The Khrushchev Era 1953-1964

The Khrushchev Era History and politics students alike will welcome this new Seminar Study which analyses the Khrushchev era a critical period of Soviet and world history It was Khrushchev who in finally filled t

  • Title: The Khrushchev Era 1953-1964
  • Author: Martin McCauley
  • ISBN: 9780582277762
  • Page: 482
  • Format: Paperback
  • History and politics students alike will welcome this new Seminar Study which analyses the Khrushchev era a critical period of Soviet and world history It was Khrushchev who, in 1957, finally filled the political vacuum left by the death of Stalin in 1953 He was an erratic, impulsive, inspirational and innovative leader who addressed the fundamental problems of the coHistory and politics students alike will welcome this new Seminar Study which analyses the Khrushchev era a critical period of Soviet and world history It was Khrushchev who, in 1957, finally filled the political vacuum left by the death of Stalin in 1953 He was an erratic, impulsive, inspirational and innovative leader who addressed the fundamental problems of the country and yet he was, Martin McCauley argues, a brilliant failure In this study the author explores all aspects of the Khrushchev era including reforms in agriculture, economic policy, crises in Eastern Europe, the Cuban Missile Crisis of 1962, de Stalinisation and Khrushchev s attempts to reform the Communist Party.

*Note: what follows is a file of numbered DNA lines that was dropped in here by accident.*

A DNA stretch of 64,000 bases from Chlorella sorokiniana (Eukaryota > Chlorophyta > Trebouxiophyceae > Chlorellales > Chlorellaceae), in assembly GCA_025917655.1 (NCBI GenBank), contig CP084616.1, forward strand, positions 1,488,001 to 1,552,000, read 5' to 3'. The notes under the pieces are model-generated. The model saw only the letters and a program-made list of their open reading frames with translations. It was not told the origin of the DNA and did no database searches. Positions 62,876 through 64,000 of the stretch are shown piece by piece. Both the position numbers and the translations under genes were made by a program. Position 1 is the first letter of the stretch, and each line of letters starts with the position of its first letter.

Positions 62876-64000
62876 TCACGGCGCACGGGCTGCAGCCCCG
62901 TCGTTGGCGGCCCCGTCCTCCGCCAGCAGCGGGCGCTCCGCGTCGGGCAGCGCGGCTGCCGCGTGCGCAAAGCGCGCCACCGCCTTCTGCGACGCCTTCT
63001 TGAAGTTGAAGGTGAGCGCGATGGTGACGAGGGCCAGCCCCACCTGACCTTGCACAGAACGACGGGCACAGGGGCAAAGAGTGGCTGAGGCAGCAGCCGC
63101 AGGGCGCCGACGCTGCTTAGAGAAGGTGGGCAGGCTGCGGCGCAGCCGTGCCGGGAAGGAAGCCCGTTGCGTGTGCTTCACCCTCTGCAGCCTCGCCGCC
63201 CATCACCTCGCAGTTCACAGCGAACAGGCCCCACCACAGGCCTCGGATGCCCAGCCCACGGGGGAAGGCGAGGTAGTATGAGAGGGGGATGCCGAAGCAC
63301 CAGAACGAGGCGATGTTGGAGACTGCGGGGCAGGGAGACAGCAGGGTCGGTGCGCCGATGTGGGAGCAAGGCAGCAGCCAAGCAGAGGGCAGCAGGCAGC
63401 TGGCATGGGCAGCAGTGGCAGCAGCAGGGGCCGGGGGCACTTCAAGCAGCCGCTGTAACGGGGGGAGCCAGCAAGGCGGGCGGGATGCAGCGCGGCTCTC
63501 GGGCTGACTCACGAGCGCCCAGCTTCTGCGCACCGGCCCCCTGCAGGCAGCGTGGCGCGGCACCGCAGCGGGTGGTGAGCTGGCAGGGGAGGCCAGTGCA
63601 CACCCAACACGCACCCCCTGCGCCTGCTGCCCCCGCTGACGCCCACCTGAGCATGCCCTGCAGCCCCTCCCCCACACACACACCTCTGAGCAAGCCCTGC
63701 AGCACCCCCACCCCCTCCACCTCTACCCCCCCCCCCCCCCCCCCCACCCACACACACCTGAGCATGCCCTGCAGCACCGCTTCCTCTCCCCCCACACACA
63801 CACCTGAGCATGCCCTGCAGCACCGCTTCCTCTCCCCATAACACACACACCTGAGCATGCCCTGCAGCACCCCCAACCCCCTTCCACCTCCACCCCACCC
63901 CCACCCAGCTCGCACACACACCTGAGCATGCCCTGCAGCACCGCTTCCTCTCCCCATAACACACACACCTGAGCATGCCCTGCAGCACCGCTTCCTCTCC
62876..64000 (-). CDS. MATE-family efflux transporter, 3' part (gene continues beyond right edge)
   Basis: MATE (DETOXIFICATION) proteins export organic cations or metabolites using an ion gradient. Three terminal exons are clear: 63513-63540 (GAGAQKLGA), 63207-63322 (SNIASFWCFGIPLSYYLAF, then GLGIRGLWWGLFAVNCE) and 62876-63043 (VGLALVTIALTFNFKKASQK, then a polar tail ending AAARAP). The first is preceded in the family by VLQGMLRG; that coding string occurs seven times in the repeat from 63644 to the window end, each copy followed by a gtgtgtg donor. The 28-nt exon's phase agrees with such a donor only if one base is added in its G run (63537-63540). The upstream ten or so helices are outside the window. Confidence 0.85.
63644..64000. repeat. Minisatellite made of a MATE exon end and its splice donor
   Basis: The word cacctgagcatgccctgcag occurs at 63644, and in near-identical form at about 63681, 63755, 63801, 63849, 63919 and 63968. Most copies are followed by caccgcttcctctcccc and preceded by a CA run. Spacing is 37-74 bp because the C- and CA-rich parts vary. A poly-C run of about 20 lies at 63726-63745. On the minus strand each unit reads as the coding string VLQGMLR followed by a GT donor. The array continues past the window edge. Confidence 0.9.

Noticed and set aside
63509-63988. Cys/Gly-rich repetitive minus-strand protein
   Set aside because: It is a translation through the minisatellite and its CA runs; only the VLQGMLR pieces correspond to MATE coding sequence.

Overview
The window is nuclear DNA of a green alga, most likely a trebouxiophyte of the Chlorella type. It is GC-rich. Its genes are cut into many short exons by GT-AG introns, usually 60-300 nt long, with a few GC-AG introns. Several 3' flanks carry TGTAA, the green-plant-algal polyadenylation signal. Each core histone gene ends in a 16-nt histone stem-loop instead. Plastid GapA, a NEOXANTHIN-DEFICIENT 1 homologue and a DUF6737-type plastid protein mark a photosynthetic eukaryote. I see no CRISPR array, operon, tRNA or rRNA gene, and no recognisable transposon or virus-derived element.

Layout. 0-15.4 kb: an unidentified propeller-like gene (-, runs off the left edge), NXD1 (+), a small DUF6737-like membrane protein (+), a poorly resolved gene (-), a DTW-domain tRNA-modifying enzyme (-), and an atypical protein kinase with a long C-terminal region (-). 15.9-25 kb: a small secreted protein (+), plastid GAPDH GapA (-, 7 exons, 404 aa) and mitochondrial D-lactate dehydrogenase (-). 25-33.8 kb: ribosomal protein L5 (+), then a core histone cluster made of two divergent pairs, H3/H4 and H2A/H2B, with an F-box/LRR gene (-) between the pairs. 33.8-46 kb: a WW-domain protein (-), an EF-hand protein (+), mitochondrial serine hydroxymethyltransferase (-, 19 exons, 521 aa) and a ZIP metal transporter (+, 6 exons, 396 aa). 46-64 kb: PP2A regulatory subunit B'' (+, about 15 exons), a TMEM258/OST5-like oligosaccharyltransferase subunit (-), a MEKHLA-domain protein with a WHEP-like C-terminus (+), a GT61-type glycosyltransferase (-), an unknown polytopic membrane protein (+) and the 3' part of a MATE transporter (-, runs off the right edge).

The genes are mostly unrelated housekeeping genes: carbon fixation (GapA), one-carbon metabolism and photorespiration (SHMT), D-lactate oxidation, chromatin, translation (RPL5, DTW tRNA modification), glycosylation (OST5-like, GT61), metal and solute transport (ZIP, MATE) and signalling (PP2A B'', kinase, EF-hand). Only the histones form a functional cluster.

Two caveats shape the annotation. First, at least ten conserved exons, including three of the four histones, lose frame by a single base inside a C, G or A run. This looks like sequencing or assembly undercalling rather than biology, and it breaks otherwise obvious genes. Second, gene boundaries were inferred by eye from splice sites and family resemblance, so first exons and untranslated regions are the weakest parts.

One thought on “The Khrushchev Era 1953-1964”

    1. I picked this book up casually at the library. It’s an A-level history book, and only 125 pages long. It was a useful read. A bit too précised for my liking, but this was helped by the fact that Khrushchev followed Stalin, and I knew enough about the issues facing Stalin to have some sort of bedrock for reading about his successor. Having said that, I think there were large tracts of Soviet history during this period which just slipped over my head. There was not enough space in the book for [...]

    2. It might not be the most in-depth history of Khrushchev's administration, but the author's British sense of humor earns this one a five-star rating.

    3. Although I had to read this for my Europe Since 1945 class back in college, it was one of the more enjoyable reads.

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